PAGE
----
There are a few different meanings of the word culture
The definition we will use today is the following:
culture |ˈkəl ch ər| - the customs, arts, social institutions, attitudes and behavior characteristic of a particular social group ( Webster's Dictionary )
C ulture is the way we learn to look at the world and how we function in it. Our culture is taught to us by our families, friends and communities. From these people, we learn what foods to eat, what kinds of houses to build, how to communicate, and how to behave. Cultures can be defined in many different ways: by region, nationality, religion, and race, to name just a few.
Most teachers and students of English agree that knowing about Western cultures makes it easier for students to communicate effectively with Westerners . Some reasons for this are quite obvious. For one thing, knowing about Western culture helps students better understand English. For example, it can be hard to understand Americans if you don't know anything about baseball because you may not understand what expressions like "strike out" and "throw a curve ball" mean.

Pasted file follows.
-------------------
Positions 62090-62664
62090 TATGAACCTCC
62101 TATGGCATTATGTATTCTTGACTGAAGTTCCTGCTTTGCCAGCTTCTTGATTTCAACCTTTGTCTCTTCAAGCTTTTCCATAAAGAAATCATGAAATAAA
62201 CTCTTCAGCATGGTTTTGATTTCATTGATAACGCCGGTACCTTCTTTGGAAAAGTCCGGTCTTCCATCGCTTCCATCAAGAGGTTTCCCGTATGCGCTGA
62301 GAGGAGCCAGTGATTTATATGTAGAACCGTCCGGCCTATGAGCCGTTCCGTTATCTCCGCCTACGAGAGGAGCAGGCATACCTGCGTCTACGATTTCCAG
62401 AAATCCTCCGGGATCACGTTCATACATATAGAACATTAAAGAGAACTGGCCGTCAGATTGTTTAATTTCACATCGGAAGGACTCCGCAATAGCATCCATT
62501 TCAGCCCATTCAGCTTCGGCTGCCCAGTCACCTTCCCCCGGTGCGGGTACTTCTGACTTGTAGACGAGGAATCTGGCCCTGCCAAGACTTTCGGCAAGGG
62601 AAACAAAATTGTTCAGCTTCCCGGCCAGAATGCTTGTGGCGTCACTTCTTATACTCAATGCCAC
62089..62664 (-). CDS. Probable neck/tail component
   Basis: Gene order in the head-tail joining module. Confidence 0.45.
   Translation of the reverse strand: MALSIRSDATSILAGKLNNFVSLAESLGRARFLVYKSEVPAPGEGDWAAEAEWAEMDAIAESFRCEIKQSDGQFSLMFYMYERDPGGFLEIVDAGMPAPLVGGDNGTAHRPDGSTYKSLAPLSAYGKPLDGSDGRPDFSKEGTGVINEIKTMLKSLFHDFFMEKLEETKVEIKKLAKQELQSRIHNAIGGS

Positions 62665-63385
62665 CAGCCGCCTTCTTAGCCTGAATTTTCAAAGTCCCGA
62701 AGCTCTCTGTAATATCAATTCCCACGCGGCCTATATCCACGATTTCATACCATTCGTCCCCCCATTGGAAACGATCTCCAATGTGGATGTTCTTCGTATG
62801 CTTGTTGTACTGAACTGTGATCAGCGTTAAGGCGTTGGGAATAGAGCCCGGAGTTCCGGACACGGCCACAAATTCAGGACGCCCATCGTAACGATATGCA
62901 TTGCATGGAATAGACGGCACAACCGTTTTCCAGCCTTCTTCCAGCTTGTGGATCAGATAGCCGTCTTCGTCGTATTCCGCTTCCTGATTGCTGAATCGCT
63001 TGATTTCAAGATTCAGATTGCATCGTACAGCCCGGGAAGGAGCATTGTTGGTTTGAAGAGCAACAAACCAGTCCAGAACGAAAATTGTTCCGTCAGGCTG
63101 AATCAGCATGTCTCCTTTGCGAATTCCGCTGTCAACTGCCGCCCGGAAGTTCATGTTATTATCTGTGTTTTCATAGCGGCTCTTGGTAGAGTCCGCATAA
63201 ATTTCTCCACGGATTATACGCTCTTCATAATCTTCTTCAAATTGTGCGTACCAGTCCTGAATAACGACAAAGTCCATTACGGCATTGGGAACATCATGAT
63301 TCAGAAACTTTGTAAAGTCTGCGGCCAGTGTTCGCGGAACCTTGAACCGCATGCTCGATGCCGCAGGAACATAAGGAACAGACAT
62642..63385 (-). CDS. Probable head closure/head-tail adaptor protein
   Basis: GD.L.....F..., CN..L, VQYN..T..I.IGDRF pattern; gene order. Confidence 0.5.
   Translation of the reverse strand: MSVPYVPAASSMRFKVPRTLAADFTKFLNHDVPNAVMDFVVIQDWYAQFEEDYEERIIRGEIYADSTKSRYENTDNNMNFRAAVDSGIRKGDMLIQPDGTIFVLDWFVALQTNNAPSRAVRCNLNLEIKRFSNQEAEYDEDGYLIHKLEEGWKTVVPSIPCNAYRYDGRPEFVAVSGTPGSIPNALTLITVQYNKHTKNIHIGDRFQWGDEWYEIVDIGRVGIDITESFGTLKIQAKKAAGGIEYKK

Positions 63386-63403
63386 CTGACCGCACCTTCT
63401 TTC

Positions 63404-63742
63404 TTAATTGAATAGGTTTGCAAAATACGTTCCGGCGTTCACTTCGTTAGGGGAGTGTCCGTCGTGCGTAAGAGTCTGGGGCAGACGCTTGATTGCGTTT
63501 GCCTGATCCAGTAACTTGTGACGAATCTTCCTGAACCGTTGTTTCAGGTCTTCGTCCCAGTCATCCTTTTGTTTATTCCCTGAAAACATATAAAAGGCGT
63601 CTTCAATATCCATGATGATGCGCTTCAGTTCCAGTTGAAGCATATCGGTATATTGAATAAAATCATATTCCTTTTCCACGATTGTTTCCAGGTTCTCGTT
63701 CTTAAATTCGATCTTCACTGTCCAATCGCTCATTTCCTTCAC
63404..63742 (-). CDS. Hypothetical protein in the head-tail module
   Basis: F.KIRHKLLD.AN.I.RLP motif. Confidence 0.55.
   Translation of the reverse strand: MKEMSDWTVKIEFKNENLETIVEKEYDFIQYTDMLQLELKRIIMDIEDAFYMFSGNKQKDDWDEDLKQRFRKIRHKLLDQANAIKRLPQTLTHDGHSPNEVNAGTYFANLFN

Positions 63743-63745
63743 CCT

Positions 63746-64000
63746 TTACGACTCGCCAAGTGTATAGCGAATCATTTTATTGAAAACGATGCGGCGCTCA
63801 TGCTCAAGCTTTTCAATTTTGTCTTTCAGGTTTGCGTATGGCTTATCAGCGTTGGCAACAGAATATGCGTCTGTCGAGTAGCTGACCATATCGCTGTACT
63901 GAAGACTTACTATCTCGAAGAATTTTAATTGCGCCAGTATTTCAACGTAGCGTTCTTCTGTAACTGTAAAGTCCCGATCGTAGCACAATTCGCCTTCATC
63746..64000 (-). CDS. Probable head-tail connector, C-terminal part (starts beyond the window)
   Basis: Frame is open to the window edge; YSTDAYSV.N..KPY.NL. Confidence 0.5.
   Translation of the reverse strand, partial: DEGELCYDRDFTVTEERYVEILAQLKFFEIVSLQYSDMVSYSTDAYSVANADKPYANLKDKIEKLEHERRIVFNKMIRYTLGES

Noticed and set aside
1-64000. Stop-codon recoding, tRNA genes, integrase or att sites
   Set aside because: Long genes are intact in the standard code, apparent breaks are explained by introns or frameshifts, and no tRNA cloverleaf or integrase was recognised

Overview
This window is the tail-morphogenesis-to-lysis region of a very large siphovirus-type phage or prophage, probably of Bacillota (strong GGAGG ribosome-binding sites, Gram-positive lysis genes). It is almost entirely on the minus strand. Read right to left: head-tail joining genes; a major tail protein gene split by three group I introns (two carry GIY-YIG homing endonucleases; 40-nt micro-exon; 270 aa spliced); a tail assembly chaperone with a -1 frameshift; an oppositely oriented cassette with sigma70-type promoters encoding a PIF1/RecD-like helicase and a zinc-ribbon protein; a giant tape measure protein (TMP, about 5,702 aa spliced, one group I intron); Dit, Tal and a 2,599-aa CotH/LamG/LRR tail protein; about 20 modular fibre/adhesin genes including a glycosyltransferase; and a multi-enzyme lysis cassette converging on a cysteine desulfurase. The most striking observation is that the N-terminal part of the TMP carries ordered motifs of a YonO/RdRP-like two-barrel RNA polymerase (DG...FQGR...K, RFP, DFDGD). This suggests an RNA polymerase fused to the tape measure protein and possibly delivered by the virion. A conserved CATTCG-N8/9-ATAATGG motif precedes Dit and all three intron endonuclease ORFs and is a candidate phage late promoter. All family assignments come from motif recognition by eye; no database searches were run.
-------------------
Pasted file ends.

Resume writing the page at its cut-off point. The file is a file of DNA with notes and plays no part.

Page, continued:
For another, understanding Western culture helps students avoid doing or saying things that would be offensive to a Westerner . For example, students are less likely to offend Westerners if they know that Westerners don't consider it polite to ask a woman's age or to ask people how much money they make. ( The Amity Foundation )
Perhaps it’s too simple to make broad generalizations about what’s most important to a country or culture
Let’s pretend you decided to study abroad in the United States and once you arrived, your new friends ask you to explain the differences between living in China and living in America. Could you do it? It might be harder than you think. . .
What would you say? Can you think of some particular ways in which our lifestyles differ?